Food to a large extent is what holds a society together, and eating is closely linked to deep spiritual experiences.— Peter Farb
The most skyrocket Peter Farb quotes to discover and learn by heart
At every moment of his life the Shoshone must be careful to observe the complicated folkways of his group, to do reverence to superhuman powers, to remember the courtesies and obligations of family, to pay homage to certain sacred plants, or to avoid particular places.
Gestures and facial expressions do indeed communicate, as anyone can prove by turning off the sound on a television set and asking watchers to characterize the speakers from the picture alone.
Men in all societies possess the biological equipment to remove their hats or shoes, but it is the birth within a particular culture that decides that a Jew will keep his hat and shoes on in his place of worship, a Mohammedan will take off his shoes, and a Christian will keep his shoes on but remove his hat.
Native speakers of a language know intuitively whether a sentence is grammatical or not. They usually cannot specify exactly what is wrong, and very possibly they make the same mistakes in their own speech, but they know-unconsciously, not as a set of rules they learned in school-when a sentence is incorrect.
Letters to the editors of English and American newspapers often contain expressions of horror about the new terms that creep into the language, and these expressions are usually accompanied by dire predictions about ruination of the mother tongue.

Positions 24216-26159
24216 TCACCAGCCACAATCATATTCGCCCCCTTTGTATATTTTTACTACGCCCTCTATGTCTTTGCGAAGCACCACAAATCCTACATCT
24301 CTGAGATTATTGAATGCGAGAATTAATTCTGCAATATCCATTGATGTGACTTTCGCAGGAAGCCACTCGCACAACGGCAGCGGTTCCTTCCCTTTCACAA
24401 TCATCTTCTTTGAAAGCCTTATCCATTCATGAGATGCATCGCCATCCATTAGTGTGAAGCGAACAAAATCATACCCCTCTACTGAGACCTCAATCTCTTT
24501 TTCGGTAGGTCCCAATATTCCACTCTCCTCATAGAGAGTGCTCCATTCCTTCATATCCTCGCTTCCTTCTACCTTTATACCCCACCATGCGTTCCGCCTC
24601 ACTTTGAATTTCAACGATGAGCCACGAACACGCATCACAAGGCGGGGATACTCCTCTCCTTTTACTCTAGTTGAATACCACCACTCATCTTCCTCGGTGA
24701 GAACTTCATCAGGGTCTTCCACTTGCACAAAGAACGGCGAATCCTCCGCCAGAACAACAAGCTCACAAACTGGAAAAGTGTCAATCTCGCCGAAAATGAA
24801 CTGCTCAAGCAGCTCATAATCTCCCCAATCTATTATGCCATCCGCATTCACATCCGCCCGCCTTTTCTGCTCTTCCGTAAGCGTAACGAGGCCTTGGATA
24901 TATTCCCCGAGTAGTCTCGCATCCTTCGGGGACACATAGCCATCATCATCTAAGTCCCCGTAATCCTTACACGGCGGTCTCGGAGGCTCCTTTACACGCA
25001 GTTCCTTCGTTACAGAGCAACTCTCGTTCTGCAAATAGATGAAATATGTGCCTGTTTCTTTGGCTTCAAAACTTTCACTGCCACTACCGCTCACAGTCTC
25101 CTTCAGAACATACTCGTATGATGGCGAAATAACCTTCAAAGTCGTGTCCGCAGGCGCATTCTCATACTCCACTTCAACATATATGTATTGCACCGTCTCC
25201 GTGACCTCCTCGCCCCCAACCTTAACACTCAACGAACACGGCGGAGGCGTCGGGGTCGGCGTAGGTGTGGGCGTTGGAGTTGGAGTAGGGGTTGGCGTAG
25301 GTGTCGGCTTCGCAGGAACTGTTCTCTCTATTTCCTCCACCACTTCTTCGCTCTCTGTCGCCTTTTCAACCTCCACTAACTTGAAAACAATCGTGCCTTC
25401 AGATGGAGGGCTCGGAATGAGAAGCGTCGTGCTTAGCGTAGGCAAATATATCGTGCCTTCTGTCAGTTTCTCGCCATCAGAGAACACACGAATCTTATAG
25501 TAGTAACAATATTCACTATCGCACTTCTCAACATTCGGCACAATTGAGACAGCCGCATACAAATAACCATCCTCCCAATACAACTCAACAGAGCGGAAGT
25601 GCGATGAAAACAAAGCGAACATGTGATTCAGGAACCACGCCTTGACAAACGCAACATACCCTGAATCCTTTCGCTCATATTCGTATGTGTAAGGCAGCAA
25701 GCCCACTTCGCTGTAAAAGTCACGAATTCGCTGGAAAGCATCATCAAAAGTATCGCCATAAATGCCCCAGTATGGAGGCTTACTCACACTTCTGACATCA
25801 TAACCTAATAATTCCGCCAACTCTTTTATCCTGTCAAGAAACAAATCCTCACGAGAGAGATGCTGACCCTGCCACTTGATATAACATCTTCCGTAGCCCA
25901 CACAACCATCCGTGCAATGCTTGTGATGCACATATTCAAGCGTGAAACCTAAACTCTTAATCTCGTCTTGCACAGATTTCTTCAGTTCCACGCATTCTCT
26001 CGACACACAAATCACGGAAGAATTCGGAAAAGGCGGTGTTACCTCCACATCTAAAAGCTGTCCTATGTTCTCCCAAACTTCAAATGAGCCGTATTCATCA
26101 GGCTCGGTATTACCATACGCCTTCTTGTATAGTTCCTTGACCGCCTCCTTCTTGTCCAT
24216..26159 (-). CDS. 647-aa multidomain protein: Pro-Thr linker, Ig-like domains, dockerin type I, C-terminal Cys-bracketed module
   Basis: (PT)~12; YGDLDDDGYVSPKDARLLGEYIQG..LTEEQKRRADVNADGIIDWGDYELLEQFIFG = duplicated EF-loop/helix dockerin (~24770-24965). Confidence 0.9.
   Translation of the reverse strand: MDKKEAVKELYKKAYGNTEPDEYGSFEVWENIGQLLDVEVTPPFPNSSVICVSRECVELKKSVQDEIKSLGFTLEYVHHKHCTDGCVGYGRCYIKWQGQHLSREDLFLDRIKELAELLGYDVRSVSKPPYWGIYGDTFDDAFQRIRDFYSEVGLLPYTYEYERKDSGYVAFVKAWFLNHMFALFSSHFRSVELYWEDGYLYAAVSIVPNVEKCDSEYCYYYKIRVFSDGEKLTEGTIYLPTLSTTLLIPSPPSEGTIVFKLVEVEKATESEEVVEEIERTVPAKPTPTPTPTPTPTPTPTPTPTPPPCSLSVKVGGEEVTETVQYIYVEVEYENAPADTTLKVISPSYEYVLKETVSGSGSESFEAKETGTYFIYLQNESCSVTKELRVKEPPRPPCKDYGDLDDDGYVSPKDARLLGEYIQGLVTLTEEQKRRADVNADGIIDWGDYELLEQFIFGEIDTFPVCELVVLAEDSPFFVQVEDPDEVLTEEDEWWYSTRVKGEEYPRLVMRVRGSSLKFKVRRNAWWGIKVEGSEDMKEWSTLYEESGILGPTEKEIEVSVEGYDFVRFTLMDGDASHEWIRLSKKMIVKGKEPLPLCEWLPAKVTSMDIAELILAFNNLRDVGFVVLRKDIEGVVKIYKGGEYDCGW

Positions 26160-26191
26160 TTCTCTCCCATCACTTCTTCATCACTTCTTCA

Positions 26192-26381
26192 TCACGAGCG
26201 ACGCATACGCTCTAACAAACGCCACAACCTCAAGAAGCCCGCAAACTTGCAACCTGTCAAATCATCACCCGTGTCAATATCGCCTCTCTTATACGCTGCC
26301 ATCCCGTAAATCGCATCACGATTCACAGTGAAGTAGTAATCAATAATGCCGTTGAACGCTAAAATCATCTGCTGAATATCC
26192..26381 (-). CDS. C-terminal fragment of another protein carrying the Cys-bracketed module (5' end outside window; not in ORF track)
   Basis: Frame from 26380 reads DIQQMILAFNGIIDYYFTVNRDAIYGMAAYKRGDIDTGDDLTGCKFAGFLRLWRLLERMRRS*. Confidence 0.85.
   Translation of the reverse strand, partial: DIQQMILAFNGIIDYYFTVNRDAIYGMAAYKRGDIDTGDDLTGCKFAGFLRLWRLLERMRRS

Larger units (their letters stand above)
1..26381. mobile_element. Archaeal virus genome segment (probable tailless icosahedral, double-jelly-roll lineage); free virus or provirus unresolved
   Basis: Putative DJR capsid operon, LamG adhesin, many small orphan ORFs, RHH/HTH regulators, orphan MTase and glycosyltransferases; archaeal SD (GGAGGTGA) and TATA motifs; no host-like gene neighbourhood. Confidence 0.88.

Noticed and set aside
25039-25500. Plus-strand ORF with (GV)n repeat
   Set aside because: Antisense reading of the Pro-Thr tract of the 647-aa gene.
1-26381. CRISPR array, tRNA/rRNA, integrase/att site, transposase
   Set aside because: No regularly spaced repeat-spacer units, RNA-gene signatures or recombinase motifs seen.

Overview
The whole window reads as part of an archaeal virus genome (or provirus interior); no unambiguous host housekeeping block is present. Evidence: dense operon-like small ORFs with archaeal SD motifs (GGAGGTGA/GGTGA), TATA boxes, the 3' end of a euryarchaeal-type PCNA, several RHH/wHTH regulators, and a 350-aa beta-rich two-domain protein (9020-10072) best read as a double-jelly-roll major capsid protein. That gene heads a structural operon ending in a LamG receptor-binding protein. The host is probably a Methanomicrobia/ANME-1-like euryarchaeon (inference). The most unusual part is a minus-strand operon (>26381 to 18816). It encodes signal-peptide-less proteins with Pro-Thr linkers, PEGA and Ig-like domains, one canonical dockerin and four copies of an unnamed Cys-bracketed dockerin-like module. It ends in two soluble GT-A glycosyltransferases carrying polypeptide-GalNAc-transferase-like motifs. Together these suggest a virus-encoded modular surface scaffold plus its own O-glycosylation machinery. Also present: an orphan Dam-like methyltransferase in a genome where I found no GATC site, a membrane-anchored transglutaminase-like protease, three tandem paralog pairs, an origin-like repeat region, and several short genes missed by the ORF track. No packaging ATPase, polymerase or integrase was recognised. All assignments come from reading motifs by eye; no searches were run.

The environment does not determine man's culture;
it merely sets the outer limits and at the same time offers opportunities.
An inability to communicate has little to do with international friction-as is seen in the special ferocity of wars fought between people who speak the same language.
A complex society is not necessarily more advanced than a simple one;
it has just adapted to conditions in a more complicated way.
The dictionary is a closed system in which someone interested in the meaning of a word can go around and around and end up exactly where he started, simply because words are defined in terms of other words, and these, in turn, are defined in terms of still other words.
People who speak the same language can hate one another as easily as can people who speak unrelated languages.
Language does not stand still. Surprisingly, despite this knowledge, most speakers are fearful of change.
Speakers who have grown up in the American community unconsciously know its rules about taking turns in conversations-in the same way that they know the rules of grammar and the rules about appropriate speech in various situations.
Despite the theories traditionally taught in high-school social studies, the truth is: the more primitive the society, the more leisured its way of life.
In place of science, the Eskimo has only magic to bridge the gap between what he can understand and what is not known. Without magic, his life would be one long panic.
No child is capable of speech until he has heard other human beings speak, and even two infants reared together cannot develop a language from scratch.
An invention or new combination can be successful only if all if the elements necessary for the recombination are present in the culture.
Marriage is simply an economic necessity, and so there are no elaborate courtship displays or marriage celebrations among the Eskimo.